His name is Rob. He wants to achieve financial freedom at a young age. Yet, fresh out of college, he has mountains of debt. He makes a good salary, but most of it goes to paying school loans and everyday expenses. He manages to save and invest $100 a month, but feels like he’s making little progress.
Last December, I took a trip to Europe with my cousin Duane. Before I left, I received email from a GRS reader named Matthias. "If you come through Switzerland, let me know," he said.
The stars aligned so that Matt was able to join us for several hours on a train across the Alps. He brought Swiss chocolate and a bottle of whisky. As we talked -- and became pleasantly buzzed -- he told me about how he and his wife tackle couple goals together via five-year plans for their future.
"I love this idea," I told him. "Will you write about it for Get Rich Slowly?" He did. This is Matt's story about creating a shared vision as a couple. Enjoy!
Note from J.D.
Last October, I had a chance to read an advance copy of Grant Sabatier's new book, Financial Freedom, which was just released this morning. I liked it. I loved parts of it. In fact, the second chapter of Financial Freedom inspired my article about how time is more valuable than money.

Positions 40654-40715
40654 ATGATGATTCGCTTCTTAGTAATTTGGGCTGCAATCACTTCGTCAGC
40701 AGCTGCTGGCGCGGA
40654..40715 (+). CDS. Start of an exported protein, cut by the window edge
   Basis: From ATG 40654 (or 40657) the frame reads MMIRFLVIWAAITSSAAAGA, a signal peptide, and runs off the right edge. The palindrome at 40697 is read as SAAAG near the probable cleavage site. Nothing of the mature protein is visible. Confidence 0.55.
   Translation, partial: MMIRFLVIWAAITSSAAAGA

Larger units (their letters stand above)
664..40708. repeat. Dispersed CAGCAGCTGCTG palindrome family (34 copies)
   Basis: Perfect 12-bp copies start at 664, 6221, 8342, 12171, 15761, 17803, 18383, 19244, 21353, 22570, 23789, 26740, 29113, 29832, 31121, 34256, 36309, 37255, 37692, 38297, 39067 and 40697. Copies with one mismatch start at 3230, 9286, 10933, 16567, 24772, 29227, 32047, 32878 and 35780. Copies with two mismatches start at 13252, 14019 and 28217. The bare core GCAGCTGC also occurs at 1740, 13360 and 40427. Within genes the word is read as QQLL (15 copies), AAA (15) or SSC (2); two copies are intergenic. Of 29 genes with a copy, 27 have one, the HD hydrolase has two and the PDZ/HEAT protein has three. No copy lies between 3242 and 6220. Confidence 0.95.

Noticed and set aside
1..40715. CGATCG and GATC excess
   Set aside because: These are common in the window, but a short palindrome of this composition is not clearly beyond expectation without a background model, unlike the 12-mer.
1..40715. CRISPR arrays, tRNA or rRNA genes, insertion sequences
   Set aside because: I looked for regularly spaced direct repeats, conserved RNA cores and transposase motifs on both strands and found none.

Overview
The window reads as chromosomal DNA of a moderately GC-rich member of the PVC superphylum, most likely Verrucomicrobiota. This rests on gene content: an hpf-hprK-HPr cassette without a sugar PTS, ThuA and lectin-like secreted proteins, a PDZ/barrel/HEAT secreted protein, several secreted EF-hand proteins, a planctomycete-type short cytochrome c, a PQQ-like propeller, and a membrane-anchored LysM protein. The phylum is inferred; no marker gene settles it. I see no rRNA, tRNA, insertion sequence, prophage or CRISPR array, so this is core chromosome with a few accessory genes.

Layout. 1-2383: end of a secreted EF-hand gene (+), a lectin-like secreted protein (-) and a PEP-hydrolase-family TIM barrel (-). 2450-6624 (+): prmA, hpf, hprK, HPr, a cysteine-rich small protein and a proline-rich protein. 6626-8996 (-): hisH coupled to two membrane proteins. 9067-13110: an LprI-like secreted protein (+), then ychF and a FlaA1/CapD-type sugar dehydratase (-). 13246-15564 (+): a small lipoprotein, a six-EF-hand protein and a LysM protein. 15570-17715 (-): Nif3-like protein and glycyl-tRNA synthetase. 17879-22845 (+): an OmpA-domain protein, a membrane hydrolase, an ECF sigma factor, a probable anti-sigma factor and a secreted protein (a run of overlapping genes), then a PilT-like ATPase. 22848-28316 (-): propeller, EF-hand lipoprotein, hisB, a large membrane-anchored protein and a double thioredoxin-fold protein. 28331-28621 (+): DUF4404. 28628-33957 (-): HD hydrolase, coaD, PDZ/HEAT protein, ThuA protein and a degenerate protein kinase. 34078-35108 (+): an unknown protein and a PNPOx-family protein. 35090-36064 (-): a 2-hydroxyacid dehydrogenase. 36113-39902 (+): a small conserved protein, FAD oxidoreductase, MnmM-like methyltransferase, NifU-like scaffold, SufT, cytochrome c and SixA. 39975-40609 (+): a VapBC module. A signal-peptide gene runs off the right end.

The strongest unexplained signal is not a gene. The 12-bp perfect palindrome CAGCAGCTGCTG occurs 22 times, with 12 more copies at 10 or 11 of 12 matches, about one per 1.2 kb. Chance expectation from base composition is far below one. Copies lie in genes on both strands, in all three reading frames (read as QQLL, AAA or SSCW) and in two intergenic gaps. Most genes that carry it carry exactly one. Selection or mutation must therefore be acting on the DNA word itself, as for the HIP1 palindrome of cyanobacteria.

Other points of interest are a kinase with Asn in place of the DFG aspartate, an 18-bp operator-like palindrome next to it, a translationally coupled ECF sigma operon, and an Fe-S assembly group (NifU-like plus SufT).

Today, I'm pleased to present a (heavily edited) excerpt from that second chapter. Here's Sabatier on why time is more valuable than money -- and why you can and should retire early. (Links and photos are from me. Everything else is from the book. Note, however, I've heavily edited this chapter in order to abridge it and to make it more readable in blog format.)
If some ninety-year-old rich dude offered you $100 million to trade places with him, would you do it? Of course not. Why? Because time is more valuable than money.
I read a lot of books. Nearly every book has some nugget of wisdom I can take from it, but it's rare indeed when I read a book and feel like I've hit the mother lode. In 2018, I've been fortunate enough to read two books that I'll be mining for years to come.
The first was Sapiens, the 2015 "brief history of mankind" from Yuval Noah Harari. I finished the second book yesterday: Thinking in Bets by Annie Duke. Duke is a professional poker player; Thinking in Bets is her attempt to take lessons from the world of poker and apply them to making smarter decisions in all aspects of life.
"Thinking in bets starts with recognizing that there are exactly two things that determine how our lives turn out," Duke writes in the book's introduction. Those two things? The quality of our decisions and luck. "Learning to recognize the difference between the two is what thinking in bets is all about."